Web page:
While it's still not clear just how much access Chinese cyberspies have had to American designs, among the drones China now has on offer, many do look suspiciously like clones of American models.
General Atomics MQ-9 Reaper / AVIC Wing Loong
The American MQ-9 Reaper and the Chinese Wing Loong (US Navy / Sina)
There's the the CH-4 and Wing Loong, or Pterodactyl, the two most prominent drones in China's arsenal. Both look a lot like the US’s MQ-9 Reaper, the US’s go-to attack drone that is itself a bigger version of the MQ-1 Predator. The Pterodactyl, which is believed to have been tested carrying out ground strikes with anti-tank guided missiles, has a flying time of 20 hours and a range of 4,000 kilometers. The Reaper, by contrast, has a maximum flying time of 40 hours and a range of 6,000 kilometers.
X47-B / Lijian (Sharp Sword)
The American X47-B and the Chinese Lijian, or Sharp Sword (US Navy / Weibo)
In May, amateur photos showed a swept-wing drone thought to be the Lijian, or Sharp Sword, taxiing on a runway. Its design seems to pay homage to the X47-B, the stealth drone designed by Lockheed Martin to launch from and land on an aircraft carrier. Like the X47-B, the Sharp Sword is designed to evade radar, and appears to have two internal bomb bays. Even a Chinese promo video for the aircraft resembles a Lockheed promo for its so-called Unmanned Carrier-Launched Airborne Surveillance and Strike system (UCLASS), right down to the Top Gun music.
Lockheed Martin's promo video for its stealth carrier-based drone, and a Chinese military video for its version, the Lijian, or Sharp Sword
Lockheed Martin RQ-170 Sentinel / Unknown Chinese drone
And then there are the drones that can't be talked about publicly. Over the summer, grainy photographs emerged on Chinese internet forums of a stealthy new drone with a distinctive swept-wing design that bears a close resemblance to the RQ-170 Sentinel, a secret US drone that has been spotted in Afghanistan. Nicknamed "The Beast of Kandahar", the RQ-170 was reportedly used to provide live video to the White House of the assault on Osama bin Laden's compound in 2011.
In 2011, a secret US MQ-170 drone crashed in Iran. This summer, a photo of a similar drone appeared on a Chinese internet forum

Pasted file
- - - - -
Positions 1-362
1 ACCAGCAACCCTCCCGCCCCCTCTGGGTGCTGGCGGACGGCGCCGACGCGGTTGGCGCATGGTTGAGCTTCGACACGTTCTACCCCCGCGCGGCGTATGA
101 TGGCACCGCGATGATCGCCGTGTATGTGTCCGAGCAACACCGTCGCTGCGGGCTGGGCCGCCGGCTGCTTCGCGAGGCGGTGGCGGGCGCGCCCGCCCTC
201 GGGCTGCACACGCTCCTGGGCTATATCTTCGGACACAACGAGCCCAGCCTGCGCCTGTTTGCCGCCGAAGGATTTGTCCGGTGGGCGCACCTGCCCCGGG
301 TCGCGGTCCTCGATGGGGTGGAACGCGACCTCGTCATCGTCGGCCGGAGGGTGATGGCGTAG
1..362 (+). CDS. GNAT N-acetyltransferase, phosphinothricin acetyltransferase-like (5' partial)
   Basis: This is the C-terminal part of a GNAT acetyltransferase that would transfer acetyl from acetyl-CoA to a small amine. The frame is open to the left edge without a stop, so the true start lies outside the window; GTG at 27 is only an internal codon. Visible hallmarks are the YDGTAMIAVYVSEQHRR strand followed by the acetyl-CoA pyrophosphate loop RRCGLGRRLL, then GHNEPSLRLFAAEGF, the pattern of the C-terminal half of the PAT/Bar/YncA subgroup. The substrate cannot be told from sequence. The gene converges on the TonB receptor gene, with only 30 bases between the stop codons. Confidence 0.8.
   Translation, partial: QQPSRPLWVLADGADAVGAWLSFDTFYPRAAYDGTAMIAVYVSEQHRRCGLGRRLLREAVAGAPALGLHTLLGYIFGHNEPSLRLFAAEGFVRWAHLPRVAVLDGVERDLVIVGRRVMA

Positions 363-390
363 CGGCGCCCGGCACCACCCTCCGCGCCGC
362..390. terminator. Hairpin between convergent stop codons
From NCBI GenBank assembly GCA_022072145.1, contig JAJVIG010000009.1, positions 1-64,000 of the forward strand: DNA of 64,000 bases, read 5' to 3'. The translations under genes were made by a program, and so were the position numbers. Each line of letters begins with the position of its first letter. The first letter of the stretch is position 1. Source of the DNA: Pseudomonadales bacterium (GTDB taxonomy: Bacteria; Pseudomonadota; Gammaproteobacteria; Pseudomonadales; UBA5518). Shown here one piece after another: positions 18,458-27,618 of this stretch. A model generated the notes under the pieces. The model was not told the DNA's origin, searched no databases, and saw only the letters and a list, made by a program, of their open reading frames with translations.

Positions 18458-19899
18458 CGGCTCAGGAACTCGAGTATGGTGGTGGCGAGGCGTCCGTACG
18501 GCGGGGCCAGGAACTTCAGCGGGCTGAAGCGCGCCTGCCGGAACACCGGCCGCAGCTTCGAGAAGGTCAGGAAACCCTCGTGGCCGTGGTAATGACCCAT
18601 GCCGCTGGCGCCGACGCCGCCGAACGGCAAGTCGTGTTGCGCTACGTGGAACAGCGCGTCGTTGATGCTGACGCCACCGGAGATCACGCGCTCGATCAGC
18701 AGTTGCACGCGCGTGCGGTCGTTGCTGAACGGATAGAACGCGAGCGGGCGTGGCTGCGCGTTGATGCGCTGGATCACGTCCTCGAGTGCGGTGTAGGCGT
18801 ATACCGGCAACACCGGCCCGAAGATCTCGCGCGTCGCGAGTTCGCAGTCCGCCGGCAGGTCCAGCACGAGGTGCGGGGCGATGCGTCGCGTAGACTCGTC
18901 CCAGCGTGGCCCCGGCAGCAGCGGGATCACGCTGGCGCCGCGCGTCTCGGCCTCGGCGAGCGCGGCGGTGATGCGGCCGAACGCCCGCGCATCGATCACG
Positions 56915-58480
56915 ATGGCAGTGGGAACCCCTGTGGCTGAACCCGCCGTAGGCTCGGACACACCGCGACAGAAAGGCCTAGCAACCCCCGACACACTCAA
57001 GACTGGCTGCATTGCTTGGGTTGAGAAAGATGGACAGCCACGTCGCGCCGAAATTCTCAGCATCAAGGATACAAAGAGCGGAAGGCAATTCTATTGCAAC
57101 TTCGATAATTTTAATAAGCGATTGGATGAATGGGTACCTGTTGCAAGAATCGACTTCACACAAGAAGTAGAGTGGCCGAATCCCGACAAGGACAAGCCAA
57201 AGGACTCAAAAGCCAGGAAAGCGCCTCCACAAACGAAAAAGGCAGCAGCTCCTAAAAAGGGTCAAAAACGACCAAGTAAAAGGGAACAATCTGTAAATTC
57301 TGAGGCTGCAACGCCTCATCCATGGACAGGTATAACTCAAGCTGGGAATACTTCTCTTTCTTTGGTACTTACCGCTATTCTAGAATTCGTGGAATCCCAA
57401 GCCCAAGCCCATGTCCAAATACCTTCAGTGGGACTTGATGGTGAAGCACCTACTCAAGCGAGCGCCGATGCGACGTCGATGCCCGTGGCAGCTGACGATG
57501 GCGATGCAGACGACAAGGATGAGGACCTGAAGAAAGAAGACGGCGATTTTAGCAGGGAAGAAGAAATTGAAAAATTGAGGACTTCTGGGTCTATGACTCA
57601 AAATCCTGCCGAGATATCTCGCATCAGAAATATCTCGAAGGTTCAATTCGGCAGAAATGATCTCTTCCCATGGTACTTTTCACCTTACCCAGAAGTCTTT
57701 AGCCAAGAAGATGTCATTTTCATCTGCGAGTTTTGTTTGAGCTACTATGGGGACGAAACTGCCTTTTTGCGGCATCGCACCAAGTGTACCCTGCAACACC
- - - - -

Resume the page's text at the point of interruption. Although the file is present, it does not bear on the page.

That same year, Tehran got its hands on one of these stealth drones after it landed, fully intact, on Iranian soil. (This week, Iran said it would soon release its own reverse-engineered version of the RQ-170.) While Washington has acknowledged losing the drone, it's not clear if Iran hacked the drone's guidance systems, as it claimed to have done, or if as some speculated, Chinese hackers assisted the Iranians. What's clearer is that in 2012 a team of Chinese experts visited Iran to inspect the captured drone. (After the bin Laden operation, it appeared that Pakistan allowed Chinese officials to inspect another secret aircraft, a stealth helicopter that a Navy SEAL team had crashed at the site.)
There are other promising models too: the Xiang Long BZK-005, which bears a slight resemblance to the US RQ-4 Global Hawk, is a longer-range UAV designed for reconnaissance, with a flight time, cruise altitude, and cruising speed that reportedly matches the American version. Its range however is only a third of the Global Hawk's range of 20,000km. The Anjian, or Dark Sword, is a more original design, reportedly intended for air-to-air combat.
A comparison of recent Chinese military UAV designs
Despite the striking resemblances and possible IP theft, China is thought to lag far behind on the technical side of drones. China's UAV software and control systems are not as advanced as comparable US systems, and the country's pilots suffer from a relative lack of experience operating drones for extended periods of time.
"If we rank the automation capabilities of UAV with 10 being the highest score, China can only get five or six," Wang Yangzhu, deputy director at the Unmanned Aircraft System Institute under the Beijing University of Aeronautics and Astronautics, told China Daily in June. "The most outstanding obstacle confronting us remains the engine problem," Wang said. The PLA's budget, a fraction of the Pentagon's, also accounts for lower capabilities.
There's another concern, and one left largely untouched by the Times story: by copying US drones and building them at cut rates, China could become the go-to drone builder for smaller military powers eager to get in on the drone craze. In essence, the booming drone market that the US has created could be China's for the taking, in an echo of China's global green energy ambitions.